Cherry’s practice often involves accumulating and transforming everyday signs and objects, and through this examination of seemingly disparate and commonplace elements, the absurdity of the everyday is exposed. Cherry’s work reveals the inherent flaws and banality in the language of advertising, commodification, and instructional procedures.
Cherry works across different media, including sculpture, painting, drawing and interventional site-specific projects. Working from a background in signage and typography, text has always existed at the root of Cherry’s practice, but recent work explicitly explores language in objects. HALF OF TWO DAYS OF EVERYTHING presents a body of sculptural works made up of disparate everyday objects, unconventionally paired together and reexamined in a new context. The scripting and staging of modernist playwrights and directors Luis Bunuel, Samuel Beckett and Harold Pinter form a reference point for Cherry’s approach to making work. The urge to personify and seek meaning in these objects highlights an absurdist and subversively comedic side to the work, but can also construct an unexpectedly poignant narrative. Often small in scale, the work is intimately connected to the human body, and how the viewer engages with it.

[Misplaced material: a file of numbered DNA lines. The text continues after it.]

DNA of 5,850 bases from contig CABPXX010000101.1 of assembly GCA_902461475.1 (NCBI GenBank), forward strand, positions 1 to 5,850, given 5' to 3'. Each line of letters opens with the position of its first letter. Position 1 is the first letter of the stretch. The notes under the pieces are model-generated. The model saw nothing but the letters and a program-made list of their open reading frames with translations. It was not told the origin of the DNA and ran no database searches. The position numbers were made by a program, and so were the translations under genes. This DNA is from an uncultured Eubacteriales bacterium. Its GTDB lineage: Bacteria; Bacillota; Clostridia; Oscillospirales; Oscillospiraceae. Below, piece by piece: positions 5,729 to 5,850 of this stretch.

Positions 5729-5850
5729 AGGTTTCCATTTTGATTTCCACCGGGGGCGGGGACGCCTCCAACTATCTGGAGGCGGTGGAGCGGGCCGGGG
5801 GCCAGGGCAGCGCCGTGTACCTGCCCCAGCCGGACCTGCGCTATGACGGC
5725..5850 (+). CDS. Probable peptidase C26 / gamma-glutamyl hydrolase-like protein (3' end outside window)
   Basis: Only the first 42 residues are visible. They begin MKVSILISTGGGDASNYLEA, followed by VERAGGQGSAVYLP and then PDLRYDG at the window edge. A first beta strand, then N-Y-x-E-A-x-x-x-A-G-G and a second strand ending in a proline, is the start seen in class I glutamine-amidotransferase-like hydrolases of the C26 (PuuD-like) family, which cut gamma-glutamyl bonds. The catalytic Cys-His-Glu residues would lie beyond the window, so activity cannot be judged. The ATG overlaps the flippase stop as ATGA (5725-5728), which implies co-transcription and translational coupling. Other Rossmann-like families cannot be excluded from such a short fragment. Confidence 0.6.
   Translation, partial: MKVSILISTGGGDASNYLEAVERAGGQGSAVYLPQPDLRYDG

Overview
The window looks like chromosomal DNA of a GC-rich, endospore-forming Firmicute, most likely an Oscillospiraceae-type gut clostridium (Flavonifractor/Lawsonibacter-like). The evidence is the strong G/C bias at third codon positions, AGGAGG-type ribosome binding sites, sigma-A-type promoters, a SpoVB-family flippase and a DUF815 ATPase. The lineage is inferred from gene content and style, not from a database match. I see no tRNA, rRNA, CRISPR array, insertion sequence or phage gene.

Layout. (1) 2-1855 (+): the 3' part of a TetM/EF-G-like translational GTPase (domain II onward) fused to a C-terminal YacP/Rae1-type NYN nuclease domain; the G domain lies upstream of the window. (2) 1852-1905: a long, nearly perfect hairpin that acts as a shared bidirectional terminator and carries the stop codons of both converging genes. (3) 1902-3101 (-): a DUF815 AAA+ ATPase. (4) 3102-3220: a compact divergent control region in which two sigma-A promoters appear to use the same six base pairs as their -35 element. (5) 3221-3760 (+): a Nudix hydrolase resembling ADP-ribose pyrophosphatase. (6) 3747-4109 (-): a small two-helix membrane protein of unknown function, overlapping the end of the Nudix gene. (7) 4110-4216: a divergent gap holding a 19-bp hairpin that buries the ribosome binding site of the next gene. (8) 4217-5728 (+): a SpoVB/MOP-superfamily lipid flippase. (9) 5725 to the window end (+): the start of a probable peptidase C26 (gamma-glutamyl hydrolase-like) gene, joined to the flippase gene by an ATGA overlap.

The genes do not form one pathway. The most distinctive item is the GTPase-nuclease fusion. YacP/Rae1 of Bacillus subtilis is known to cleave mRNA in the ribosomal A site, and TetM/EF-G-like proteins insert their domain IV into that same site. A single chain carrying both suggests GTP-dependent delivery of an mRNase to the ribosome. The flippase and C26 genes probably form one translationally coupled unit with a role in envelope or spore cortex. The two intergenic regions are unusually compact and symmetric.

Cherry will also present selected works from a series of paintings that responds to social media platforms and advertising. Each painting has a visual narrative that nods to the Instagram square, and features anonymous slogans posted on social media platforms. There is a disparity between image, context and narrative; it is this miscommunication through self-publishing that interests Cherry, and the urge to produce signs that seem to have no purpose or logic.
During the preview event there will be a new performance devised by Cherry Tenneson and Laura Weaver which takes an absurdist look at the impact of technology on society.
The exhibition is curated by Zoe Watson.